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The Passion of Anna | The Nation

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The Passion of Anna

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Feinstein rehashes the tired comparisons between Akhmatova and Tsvetaeva, making much of the former's physical frailty and the latter's hardiness. "Unlike Akhmatova," she writes, Tsvetaeva "was able to saw wood, light fires, wash potatoes in icy water." In their own lifetimes, such comparisons had irked both poets. "I can do everything," Akhmatova archly informed Lydia Chukovskaya one evening. "And if I don't do it, it's just out of spite."

About the Author

Elif Batuman
Elif Batuman is a doctoral candidate in literature at Stanford University. She is also a contributor to the literary...

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For prose scholar Viktor Shklovsky, who lived by the
code of style and studied its depths, an unhappy love affair can be as
much a personal tragedy as a plot device for more writing.

Yet for Feinstein, Akhmatova was frail and beautiful, Tsvetaeva robust and tomboyish; Akhmatova was restrained, Tsvetaeva wild. "Akhmatova kept her dignity even in the face of tragedy; Tsvetaeva showed her emotions nakedly," Feinstein writes--a statement so simplistic as to mean barely anything at all. And Feinstein contradicts it, in a discussion of Evening: "Although [Akhmatova] cleverly hides which man her poems were written about and may well have collapsed several figures into one, all the lyrics expose undignified emotions." It is strange enough for a biographer to accuse a lyric poet of undignified emotions; it is even stranger, given Feinstein's overall investment in Akhmatova's dignity. Worse, this observation reveals Feinstein's belief that Akhmatova's poems were all written for various men, and that her job as biographer is to determine what was written for whom--a fundamentally antagonistic exercise, an effort to "expose" what Akhmatova had been able to "cleverly hide."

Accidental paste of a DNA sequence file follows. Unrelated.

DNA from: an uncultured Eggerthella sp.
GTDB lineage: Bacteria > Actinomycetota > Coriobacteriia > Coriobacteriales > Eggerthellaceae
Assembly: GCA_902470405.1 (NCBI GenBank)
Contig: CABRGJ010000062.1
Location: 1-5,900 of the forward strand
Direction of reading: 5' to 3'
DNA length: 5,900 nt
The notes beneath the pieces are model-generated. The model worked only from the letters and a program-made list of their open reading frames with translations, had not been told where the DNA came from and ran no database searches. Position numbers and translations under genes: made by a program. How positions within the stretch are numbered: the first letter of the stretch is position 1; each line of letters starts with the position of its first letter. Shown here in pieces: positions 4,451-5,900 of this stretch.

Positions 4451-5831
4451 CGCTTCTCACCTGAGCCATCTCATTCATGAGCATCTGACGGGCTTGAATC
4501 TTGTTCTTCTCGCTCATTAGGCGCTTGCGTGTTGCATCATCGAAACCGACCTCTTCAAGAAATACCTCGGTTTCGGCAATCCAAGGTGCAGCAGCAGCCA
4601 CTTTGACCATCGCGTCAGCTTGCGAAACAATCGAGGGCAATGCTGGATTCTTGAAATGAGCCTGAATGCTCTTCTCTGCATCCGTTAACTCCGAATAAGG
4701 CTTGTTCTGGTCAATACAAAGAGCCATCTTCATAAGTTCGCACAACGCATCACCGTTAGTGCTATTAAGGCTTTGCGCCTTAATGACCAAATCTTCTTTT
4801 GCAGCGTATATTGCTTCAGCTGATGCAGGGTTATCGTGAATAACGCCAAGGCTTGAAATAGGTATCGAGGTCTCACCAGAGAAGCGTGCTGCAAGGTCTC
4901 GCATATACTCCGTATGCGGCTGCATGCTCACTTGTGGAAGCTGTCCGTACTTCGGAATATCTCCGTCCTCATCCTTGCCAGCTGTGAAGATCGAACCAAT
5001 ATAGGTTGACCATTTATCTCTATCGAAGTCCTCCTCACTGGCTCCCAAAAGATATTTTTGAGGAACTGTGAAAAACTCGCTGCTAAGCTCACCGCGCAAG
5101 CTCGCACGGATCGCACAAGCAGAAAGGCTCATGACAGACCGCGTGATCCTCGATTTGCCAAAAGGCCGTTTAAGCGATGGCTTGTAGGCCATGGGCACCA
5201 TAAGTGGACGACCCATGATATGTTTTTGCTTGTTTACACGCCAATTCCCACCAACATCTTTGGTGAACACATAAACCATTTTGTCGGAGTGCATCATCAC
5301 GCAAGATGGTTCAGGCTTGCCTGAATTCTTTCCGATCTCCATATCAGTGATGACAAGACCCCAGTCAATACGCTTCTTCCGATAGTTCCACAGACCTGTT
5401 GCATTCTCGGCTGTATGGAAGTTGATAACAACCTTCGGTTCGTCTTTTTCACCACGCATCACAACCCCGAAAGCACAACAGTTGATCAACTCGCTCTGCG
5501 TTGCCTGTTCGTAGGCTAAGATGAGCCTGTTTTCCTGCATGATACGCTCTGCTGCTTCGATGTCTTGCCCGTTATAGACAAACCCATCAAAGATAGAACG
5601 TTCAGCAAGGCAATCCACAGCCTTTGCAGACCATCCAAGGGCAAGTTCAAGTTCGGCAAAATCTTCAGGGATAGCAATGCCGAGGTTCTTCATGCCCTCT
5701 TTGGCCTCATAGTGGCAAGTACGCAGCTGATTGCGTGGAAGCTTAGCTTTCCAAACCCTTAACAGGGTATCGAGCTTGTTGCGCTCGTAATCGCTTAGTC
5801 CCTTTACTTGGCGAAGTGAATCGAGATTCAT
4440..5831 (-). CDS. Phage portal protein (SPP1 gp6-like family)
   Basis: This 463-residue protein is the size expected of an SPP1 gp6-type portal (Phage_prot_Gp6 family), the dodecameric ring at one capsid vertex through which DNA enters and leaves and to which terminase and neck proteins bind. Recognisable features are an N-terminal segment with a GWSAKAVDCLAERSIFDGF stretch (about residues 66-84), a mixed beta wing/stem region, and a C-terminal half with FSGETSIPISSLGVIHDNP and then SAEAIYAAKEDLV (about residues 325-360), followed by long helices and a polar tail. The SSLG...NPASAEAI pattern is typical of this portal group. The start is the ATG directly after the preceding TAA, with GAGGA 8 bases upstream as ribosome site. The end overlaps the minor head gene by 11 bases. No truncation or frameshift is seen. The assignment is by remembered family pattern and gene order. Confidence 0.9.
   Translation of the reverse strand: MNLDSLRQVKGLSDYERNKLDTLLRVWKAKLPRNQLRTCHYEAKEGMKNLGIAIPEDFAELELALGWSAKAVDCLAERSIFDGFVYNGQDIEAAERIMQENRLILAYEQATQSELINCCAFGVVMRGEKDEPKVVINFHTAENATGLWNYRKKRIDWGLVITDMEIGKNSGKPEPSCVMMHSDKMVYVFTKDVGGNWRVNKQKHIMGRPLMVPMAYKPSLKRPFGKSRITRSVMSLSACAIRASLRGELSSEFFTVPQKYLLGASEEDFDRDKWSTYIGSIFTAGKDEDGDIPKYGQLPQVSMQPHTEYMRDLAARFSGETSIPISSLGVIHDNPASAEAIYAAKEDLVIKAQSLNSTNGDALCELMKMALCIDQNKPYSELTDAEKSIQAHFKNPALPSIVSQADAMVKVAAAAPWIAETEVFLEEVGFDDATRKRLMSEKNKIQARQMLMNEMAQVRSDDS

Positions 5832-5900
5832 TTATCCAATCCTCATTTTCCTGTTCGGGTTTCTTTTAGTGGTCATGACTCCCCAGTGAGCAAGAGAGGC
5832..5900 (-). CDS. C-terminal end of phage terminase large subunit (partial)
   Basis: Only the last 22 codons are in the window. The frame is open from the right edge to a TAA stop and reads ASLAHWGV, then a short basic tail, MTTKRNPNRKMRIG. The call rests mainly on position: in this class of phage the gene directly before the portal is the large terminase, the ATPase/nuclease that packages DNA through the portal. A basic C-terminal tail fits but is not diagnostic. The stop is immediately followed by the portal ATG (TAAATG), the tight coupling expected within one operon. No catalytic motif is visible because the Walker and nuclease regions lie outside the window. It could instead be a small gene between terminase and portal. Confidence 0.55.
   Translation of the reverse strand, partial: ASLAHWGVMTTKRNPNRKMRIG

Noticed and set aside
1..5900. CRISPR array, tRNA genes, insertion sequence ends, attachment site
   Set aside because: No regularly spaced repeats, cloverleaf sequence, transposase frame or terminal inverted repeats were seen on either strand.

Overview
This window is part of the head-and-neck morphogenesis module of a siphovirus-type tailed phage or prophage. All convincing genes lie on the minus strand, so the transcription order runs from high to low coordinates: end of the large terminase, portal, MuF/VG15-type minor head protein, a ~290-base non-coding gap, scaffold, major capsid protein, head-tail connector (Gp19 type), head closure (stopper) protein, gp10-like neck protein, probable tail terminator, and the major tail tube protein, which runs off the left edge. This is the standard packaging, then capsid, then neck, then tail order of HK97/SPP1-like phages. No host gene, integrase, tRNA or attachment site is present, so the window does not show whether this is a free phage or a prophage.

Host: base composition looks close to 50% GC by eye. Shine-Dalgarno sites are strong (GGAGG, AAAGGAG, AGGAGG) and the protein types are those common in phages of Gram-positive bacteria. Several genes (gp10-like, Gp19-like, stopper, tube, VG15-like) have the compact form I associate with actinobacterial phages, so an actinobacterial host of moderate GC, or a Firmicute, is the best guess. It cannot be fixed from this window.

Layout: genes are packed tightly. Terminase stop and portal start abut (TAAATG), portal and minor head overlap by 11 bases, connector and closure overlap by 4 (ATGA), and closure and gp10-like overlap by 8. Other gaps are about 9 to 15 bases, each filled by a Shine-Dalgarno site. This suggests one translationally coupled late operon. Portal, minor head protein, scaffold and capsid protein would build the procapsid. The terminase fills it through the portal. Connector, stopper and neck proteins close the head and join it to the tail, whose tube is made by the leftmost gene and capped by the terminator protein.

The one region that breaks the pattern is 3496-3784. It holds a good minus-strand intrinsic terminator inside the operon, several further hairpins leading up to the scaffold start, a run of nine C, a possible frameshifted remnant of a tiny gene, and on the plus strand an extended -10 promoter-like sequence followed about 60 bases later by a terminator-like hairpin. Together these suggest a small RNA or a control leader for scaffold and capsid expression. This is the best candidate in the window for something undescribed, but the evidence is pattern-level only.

Feinstein makes a pretense of scholarly evenhandedness, dropping phrases like "a biographer must acknowledge" and unconvincingly playing devil's advocate ("[These lines] could, of course, be read to imply quite unfairly that Gumilyov was himself a sadist"), all the while practicing the most tiresome form of literary analysis: Is this poem about Boris or Vladimir? Was it "composed after a marital quarrel?" Or does it tell us whether she had sex with Modigliani? At one point, unable to decide which man a given poem is based on, Feinstein concludes: "It is as if she has infused the poem with her own disappointment, and given it fictional intensity." Well, yes--that's what poets do.

This kind of analysis is all too typical of the genre of literary biography--as is, in my experience, her extremely poor command of rhetoric. Feinstein writes "however" when she means "moreover"; the supporting sentences do not support the topic sentences. Her syntax is so convoluted that even very short sentences require multiple readings ("In those queues the February Revolution of 1917 which deposed the Tsar was born"). Her word choice verges on the bizarre: Hitler, she writes, "ingested Austria and Czechoslovakia"; elsewhere she claims that Akhmatova "did not approve the Nietzschean idea of an elect beyond Good and Evil"--as if the thing had turned up on her desk one morning to be rubber-stamped. (Feinstein doesn't approve the Nietzschean ideal either, and describes Akhmatova and her friends as "amoral"; of the period between 1917 and 1919, she writes, "these two years of Akhmatova's life were at once frivolous and amoral.")